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Why can amphibians, fish and even some reptiles regenerate limbs, while birds and mammals can’t? Researchers think they might have found a clue on the tip of the alligator’s tail.

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Go to to learn how you can  take your STEM skills to the next level. [♪ INTRO]. Regeneration is the ability of some  animals to regrow lost body parts.

It’s famously found in lots of  invertebrates, like sea stars and flatworms. And though vertebrates can regenerate  too, how much varies from group to group. Some fish and amphibians can  regenerate nearly perfect limbs, and many lizards can regrow semi-functional tails.

But other groups, like snakes, birds, and mammals, aren’t known to regenerate tails or limbs at all. And scientists are really interested  in working out why those groups have lost their ability to regenerate  over the course of evolution — because it might tell us more  about those groups in general. A 2020 study broke this topic wide open by  describing tail regeneration in alligators.

We don’t typically think of  crocodilians as regenerating animals. But there have been reports as far back as  the early twentieth century of alligators, caimans, and crocodiles  regrowing parts of their tails. However, the 2020 study is really the  first to explore the tissues involved.

Specifically, these scientists examined  three juvenile American alligators who had lost and regenerated the tips of their tails,  an average of fifteen centimeters per tail. These were not perfect recreations. The  scales and color patterns were different from the original tails, and while the  regrown tips had all-new blood vessels and nerves inside, they did not have bones.

A normal tail contains a row of vertebrae, but these tips were supported  by a rod of cartilage instead. So far, these are all patterns that also hold  true in lizards, another group famous for regrowing their tails. But there was one  big feature that the gators were missing.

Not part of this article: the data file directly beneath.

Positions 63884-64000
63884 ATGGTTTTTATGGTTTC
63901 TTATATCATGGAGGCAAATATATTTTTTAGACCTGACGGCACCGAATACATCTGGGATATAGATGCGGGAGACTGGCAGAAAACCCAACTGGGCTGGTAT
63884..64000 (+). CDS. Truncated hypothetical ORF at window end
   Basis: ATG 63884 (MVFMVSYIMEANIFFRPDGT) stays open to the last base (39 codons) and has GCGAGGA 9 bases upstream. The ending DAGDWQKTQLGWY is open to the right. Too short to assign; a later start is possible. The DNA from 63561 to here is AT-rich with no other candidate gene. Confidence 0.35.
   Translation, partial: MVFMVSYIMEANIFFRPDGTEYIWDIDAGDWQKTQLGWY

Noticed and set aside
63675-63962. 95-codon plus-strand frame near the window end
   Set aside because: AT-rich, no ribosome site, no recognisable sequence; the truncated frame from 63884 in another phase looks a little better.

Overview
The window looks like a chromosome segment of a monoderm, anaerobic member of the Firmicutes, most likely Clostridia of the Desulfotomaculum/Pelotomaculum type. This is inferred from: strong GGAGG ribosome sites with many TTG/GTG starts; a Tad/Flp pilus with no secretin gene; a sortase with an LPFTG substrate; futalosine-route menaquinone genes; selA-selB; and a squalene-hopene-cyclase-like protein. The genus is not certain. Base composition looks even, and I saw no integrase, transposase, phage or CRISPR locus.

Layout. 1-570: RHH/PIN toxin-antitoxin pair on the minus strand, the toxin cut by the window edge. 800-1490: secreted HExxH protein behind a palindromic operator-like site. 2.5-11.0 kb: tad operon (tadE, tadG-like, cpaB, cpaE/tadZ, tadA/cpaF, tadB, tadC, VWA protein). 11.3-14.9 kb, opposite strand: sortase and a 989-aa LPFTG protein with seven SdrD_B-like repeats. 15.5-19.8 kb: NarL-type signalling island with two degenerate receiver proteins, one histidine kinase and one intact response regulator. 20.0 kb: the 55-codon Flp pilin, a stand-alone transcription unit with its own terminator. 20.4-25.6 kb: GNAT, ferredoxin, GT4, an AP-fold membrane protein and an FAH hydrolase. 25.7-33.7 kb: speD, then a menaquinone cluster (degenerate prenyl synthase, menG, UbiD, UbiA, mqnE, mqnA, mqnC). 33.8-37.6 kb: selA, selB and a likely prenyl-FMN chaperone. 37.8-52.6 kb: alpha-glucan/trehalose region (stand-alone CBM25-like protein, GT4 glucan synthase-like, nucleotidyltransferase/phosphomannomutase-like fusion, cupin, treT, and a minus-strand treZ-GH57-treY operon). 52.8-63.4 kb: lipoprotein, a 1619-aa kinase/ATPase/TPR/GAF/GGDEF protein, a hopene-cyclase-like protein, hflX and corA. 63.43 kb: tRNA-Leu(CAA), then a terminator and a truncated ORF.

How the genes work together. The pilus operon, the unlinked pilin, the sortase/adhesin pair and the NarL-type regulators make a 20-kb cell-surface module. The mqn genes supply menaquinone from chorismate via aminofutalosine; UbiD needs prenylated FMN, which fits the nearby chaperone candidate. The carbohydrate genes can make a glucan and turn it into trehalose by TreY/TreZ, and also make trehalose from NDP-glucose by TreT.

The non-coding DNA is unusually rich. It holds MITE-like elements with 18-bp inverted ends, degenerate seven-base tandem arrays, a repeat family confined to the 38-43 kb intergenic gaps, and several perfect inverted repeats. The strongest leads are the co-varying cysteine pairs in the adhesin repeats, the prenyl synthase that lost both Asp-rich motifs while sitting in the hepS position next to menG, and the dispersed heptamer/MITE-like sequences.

Regenerated lizard tails also regrow  skeletal muscle. But the gators did not. Instead, their regrown tail tissue was a  lot like scar tissue in a healed wound.

This makes the gator tails a little  less complete than regrown lizard tails. It probably means the gators  couldn’t bend these tail tips, but could still use them as  a stiff paddle for swimming. Now you might think this doesn’t  sound all that surprising.

After all, gators and lizards are both reptiles. But crocodilians’ closest living  relatives are not lizards. They’re birds.

And birds cannot regenerate. This is where the gator study  could be really informative. The gators aren’t quite as good  at regeneration as lizards, but they are better at it than birds,  so they might be a sort of middle stage that can help us understand  how regeneration can be lost.

This contrast runs deep into the past, too. Like, there is one known fossil of  an ancient croc cousin with evidence of a regrown tail. But there’s  no known fossil evidence of limb regeneration in dinosaurs, the  lineage that gave rise to birds.

So if regeneration is a shared  feature across groups of reptiles, then somewhere along the line, birds’  ancestors seem to have lost this ability. And so did the ancestors of mammals. Regeneration of appendages is  common not only in reptiles, but also in fish and amphibians, so  it’s most likely an ancestral ability that existed early in vertebrate evolution.

It’s more likely that birds  and mammals lost the ability, than that all these other groups picked it up. The truth is, we don’t know for sure  why some groups have lost regeneration. Part of the answer is that regeneration  is a trade-off.

It can be very useful, but it takes a lot of energy and  resources away from other body processes. Some scientists have suggested that the  loss of regeneration might be related to the evolution of warm-bloodedness, or the  development of the specialized immune systems of mammals and birds, but  there are no solid answers yet. We’ll need more studies to know for sure, but this could tell us about what  makes birds and mammals different.

Or at least, why our bodies heal so differently. It’s wild to think that regrown alligator  tails can teach us about evolution. But if you want to learn more about how  our world fits together, there’s Brilliant.

Like their new Statistics I course, which  is all about how we use limited datasets to learn about the whole. We  can never know everything, so statistics is the math of  making really good guesses. Brilliant has loads of other courses, as  well as short challenges posted every day.

If you’re interested in learning more, you can get 20% off an annual premium  subscription at [♪ OUTRO].